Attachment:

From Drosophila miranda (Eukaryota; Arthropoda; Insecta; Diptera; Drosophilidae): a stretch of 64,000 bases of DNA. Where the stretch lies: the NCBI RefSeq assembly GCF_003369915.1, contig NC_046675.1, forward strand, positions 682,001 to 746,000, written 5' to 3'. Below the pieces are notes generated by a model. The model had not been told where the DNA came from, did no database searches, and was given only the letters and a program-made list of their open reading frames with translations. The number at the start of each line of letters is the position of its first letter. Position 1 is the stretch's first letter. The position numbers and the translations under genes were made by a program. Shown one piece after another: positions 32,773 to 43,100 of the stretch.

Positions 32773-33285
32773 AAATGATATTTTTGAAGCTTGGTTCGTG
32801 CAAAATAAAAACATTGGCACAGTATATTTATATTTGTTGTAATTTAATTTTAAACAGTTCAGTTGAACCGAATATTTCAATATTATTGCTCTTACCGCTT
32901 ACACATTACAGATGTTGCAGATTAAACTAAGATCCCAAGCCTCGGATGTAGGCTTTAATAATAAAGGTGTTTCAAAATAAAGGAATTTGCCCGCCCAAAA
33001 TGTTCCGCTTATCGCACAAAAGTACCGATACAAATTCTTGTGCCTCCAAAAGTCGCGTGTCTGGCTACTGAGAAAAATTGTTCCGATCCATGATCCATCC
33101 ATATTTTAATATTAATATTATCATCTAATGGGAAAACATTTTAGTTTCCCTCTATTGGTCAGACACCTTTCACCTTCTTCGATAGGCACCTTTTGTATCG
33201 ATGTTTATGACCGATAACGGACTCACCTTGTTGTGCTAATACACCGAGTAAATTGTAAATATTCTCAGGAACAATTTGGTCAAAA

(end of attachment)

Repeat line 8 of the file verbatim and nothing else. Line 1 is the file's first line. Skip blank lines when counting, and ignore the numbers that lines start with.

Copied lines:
33201 ATGTTTATGACCGATAACGGACTCACCTTGTTGTGCTAATACACCGAGTAAATTGTAAATATTCTCAGGAACAATTTGGTCAAAA